Its price tag of up to $60 million will be covered with city dollars and federal grants.

Basically, it will resemble an elongated bathtub that is 8 to 9 feet deep. Its wide, encircling rim is designed as a necklace of green space dotted with amenities.

Norfolk’s extreme climate crisis

Norfolk, part of Virginia’s expansive Tidewater region, is trying to address warming of the planet on multiple fronts because of the well-documented double-whammy effect of climate change.

Not only are deluges more intense, but sea levels are rising faster here than anywhere else on the East Coast. The latter is exacerbated by a phenomenon called subsidence. Simply put, coastal lands are sinking because communities are withdrawing — and not replenishing — enormous quantities of groundwater.

On a separate but complementary climate front, the city is in the midst of advancing a gargantuan floodwall endeavor made up of tide gates, levees, pump stations and natural features such as oyster reefs and native vegetation along the shoreline. The federal government is covering 65% of the $2.6 billion project specifically designed to protect Norfolk from catastrophic storms. State and local funds are supposed to cover the remainder.

Preventing flooding is just one of the Greenway’s climate and health benefits. It also can clean the air and mitigate the urban heat island effect, which is especially harsh in congested cities where concentrations of asphalt and concrete raise temperatures to dangerous highs.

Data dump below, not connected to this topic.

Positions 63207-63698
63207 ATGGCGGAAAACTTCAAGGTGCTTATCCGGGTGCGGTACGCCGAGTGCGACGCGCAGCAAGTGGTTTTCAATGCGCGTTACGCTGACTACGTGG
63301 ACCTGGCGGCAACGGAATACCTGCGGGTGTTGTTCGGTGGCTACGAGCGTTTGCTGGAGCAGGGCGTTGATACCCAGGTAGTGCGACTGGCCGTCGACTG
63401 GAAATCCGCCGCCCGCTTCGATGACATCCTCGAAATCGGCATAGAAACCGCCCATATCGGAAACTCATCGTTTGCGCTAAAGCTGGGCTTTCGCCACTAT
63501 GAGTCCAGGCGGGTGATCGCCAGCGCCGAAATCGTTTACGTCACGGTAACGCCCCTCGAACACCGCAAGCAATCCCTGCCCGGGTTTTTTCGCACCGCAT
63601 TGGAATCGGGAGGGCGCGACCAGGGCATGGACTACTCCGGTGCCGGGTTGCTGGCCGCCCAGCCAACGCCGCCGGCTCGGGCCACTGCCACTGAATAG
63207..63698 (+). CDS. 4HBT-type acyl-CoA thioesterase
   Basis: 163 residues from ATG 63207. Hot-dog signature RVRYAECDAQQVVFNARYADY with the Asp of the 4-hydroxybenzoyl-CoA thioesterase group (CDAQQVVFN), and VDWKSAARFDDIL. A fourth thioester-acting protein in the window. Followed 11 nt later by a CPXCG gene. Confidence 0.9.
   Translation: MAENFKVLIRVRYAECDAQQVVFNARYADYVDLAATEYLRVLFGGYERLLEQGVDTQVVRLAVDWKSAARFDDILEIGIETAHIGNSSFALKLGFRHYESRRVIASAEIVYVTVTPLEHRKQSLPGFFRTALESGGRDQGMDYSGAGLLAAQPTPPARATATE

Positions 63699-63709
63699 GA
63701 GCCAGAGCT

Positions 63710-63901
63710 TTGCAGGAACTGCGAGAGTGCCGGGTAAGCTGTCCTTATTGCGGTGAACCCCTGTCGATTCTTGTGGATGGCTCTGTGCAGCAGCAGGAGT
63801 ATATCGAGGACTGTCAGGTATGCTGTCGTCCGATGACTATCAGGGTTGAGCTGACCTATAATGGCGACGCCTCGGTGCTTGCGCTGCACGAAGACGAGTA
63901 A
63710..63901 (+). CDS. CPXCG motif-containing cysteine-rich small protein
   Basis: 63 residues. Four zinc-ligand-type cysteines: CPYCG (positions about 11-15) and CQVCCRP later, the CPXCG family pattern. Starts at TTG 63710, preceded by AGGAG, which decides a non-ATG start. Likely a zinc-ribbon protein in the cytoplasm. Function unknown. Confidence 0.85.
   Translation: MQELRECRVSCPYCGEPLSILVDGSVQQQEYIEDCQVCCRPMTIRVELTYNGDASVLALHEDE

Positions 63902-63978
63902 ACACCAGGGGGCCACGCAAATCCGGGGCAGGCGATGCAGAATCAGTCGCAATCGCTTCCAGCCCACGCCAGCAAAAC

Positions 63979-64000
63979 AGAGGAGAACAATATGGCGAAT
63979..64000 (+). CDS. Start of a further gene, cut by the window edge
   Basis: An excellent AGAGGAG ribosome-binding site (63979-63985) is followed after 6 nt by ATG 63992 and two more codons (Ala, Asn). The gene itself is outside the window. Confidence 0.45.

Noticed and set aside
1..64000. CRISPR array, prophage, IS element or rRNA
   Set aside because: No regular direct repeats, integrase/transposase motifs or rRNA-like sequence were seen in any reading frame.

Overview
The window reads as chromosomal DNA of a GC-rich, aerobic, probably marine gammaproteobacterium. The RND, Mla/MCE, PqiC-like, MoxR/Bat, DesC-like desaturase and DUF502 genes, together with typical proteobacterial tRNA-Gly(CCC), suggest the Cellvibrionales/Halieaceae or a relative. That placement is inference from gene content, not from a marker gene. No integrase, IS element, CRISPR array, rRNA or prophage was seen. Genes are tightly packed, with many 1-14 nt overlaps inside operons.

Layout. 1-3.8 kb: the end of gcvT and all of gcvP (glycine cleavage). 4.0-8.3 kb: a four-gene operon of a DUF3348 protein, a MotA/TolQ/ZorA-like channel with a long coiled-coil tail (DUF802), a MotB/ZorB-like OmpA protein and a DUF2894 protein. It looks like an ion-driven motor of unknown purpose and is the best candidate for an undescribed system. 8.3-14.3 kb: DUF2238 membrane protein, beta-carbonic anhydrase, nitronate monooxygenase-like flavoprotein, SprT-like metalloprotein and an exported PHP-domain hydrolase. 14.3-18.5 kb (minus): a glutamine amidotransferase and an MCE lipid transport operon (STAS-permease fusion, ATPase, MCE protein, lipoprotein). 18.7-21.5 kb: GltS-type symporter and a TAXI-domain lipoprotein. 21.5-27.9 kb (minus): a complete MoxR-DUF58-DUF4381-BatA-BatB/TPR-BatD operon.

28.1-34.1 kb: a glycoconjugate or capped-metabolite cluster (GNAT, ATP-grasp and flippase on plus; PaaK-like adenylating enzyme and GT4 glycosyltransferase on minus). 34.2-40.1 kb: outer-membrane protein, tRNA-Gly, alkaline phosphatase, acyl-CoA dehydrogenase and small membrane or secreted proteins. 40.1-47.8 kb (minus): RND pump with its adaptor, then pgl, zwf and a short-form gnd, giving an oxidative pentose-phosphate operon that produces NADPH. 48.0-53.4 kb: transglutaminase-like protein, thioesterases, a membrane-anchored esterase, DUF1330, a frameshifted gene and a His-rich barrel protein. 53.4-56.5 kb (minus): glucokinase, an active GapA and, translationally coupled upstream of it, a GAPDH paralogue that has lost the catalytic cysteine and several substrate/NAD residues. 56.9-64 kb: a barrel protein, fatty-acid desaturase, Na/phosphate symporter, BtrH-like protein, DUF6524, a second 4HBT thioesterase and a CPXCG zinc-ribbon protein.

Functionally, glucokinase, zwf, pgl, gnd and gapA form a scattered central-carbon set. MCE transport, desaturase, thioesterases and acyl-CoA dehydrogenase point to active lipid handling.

“Climate change is about adaptation,” Stromberg said about incorporating the Blue Greenway into a reimagined neighborhood. “That made us think about the scenarios of today and of the future.”

Once it’s built, “maintaining this will require five or six city departments,” Stromberg said. “This could serve as a model for how to repurpose a piece of land for a higher and better use.”

Landscape architects, he explained, tie the built and urban environments to natural systems.

“Creating something like this is a landscape architect’s dream,” Stromberg said about SGA’s largest project to date. “The reward when it’s built will be to see people using the space.”

After all, the handprints of former Tidewater Gardens residents are all over the Greenway’s blueprints.

‘Listening is so crucial’

While Stromberg’s team is handling the park’s technical infrastructure elements, they relied on input about amenities from Tidewater Gardens residents who called the 618-unit complex home until they were relocated two years ago.

“Listening is so crucial,” Stromberg said, about the joint brainstorming sessions that began in 2019. “We wanted to make sure we were extremely sensitive to the community’s needs.”

Credit: Courtesy / Stomberg/Garrigan & Associates

Preserving and protecting the canopy of thirsty and mature oaks, magnolias and other trees that once shaded the apartments was paramount for residents. They also wanted pavilions added for reunions, parties and cookouts.

Yet another request centered on access to walking paths, fitness equipment, a splash park, playgrounds, basketball courts, and lessons about birds, butterflies and native plants.

“These are simple requests and we want to honor them,” Stromberg said. “This is about giving people access to something they cherish.”

Greenway plans call for planting at least 300 trees, 5,000 shrubs and 200,000 grasses and flowers.

Balancing man-made and natural systems serves as a welcome mat for inclusivity, said Mike Fox, Stromberg’s colleague.

“With the wetlands come the butterflies and frogs and crickets,” Fox said. “That whole experience, being part of nature is what’s therapeutic and adds to visitors’ serenity.”